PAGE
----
And by deep thought, I mean some philosophical pondering by the semi-insane Lex Luthor. Having been turned from the traditional presentation of put-together, self-made businessman with an ego the size of Asia, Luthor is now a wacky, loose-cannon inheritor of a technology company and a self-stated abuse victim. Why mention this? Abuse is serious business and it needs to be discussed. Often times it gets tossed around as a short-hand excuse as to why a character has so many moral or mental flaws. And here, it feels that way. There’s no nuance, there’s little struggle, and it gets a halfhearted mention during a standoff with Superman.

The thought that stuck with me is the idea that because of the abuse he suffered, “God cannot be both all-good and all-powerful.” And this is an idea that gets tossed around a lot in today’s society. If God is all-good and all-powerful, he’d straighten everything out and no one would ever have anything bad happen. Conversely, because bad stuff happens he either doesn’t care or cannot act.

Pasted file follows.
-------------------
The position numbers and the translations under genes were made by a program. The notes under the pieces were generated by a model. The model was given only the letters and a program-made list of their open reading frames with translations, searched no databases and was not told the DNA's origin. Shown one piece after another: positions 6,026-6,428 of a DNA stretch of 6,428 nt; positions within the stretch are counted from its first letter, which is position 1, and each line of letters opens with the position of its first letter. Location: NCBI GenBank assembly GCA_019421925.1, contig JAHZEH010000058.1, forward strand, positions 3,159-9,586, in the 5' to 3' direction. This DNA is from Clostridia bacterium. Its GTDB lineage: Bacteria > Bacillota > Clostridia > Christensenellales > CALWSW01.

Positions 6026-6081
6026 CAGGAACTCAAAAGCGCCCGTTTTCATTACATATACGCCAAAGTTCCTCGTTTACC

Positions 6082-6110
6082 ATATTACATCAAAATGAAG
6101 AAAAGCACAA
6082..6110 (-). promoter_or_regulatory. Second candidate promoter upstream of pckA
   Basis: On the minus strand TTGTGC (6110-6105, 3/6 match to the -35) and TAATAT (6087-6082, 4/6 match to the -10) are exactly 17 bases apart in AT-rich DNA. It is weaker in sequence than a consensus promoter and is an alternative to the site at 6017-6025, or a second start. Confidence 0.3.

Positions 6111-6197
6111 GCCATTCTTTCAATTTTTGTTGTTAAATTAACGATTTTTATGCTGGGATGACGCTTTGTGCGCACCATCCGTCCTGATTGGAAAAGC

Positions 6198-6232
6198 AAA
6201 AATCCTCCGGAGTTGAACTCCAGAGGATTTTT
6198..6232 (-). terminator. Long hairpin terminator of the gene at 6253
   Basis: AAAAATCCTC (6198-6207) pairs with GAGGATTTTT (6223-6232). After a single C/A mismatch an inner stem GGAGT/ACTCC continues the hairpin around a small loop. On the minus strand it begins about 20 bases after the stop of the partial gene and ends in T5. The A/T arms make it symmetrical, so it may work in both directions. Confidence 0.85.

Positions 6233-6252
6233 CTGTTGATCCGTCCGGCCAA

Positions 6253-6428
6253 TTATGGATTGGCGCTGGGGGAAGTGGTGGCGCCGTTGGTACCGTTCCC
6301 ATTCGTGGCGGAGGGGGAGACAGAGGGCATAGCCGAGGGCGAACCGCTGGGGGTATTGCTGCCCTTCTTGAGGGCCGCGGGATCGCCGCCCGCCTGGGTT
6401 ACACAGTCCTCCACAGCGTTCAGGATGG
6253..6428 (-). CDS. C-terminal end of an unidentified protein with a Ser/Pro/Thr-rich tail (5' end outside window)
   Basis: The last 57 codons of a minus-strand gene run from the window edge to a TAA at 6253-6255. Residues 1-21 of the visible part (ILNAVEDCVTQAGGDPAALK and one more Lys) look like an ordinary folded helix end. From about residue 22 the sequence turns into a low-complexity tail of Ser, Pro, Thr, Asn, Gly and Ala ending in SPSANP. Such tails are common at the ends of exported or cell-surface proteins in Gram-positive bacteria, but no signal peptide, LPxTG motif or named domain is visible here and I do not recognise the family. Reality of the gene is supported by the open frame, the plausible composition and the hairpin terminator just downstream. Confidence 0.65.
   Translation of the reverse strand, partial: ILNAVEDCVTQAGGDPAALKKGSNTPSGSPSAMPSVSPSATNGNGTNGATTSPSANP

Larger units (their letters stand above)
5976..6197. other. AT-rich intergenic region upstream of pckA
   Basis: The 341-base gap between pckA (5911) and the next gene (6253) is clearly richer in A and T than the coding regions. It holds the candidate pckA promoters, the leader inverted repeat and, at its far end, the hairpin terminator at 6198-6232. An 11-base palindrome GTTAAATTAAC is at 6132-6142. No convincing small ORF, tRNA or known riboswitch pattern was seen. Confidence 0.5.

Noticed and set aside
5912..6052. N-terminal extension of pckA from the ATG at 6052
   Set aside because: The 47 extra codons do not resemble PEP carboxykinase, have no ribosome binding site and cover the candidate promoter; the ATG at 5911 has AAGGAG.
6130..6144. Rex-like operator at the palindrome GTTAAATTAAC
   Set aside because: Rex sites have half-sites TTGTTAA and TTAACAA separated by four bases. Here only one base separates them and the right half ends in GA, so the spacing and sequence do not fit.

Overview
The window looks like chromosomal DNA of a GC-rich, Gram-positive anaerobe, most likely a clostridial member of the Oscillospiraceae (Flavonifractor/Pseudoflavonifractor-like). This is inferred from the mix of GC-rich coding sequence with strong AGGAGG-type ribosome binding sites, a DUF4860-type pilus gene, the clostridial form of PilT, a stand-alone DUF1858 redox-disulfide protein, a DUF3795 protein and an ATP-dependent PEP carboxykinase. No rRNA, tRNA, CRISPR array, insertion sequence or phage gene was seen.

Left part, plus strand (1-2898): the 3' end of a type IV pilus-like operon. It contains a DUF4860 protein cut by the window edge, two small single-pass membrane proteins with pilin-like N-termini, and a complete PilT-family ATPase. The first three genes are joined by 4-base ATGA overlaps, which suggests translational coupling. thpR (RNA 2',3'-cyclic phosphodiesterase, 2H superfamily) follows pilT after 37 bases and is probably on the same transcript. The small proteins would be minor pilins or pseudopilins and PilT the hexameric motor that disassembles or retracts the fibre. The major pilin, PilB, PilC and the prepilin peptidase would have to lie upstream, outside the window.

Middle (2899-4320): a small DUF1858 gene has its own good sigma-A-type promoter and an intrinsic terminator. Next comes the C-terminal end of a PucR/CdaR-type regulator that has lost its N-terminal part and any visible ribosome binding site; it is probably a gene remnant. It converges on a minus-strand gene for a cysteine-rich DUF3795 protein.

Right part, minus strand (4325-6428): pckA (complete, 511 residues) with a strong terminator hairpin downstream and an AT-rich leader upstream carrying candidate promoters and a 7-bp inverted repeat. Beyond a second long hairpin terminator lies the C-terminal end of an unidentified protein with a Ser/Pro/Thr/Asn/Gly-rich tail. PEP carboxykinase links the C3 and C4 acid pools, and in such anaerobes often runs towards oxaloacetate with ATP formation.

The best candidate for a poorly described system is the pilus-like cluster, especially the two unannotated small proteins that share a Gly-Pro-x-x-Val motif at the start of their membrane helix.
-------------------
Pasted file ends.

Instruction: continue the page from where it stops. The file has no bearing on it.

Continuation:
And this is where the big sticking point is for your family if you watch this film. How do you discuss this? Does the Bible even talk about this?

Part of this movie centers around the idea that humans would begin assuming Superman is some kind of god or messiah-like figure. (Hard to miss with all of the Christ imagery the director throws around like party confetti.) We see scenes of people bowing, reverencing, and treating Superman as if he were a holy being. Luthor’s scheme then is to “prove that god can be killed or corrupted.”

The Bible is clear that bad things happen to everyone. Why? Each day we make choices, and if we’re honest, many of them end up hurting others. We can justify our actions, but it doesn’t change the fact that we hurt people. And if the way we purchase, speak, or act causes the suffering of others, can we then ask the question, “Why me?” God makes the rain fall on the righteous and the unrighteous – God shows love to those who follow him and those who don’t. (Matthew 5.43-45) We all have good days and we all have bad days. Life is tough and full of danger and pain, but also full of joy and love. To blame God for every problem we have is a little short-sighted and selfish.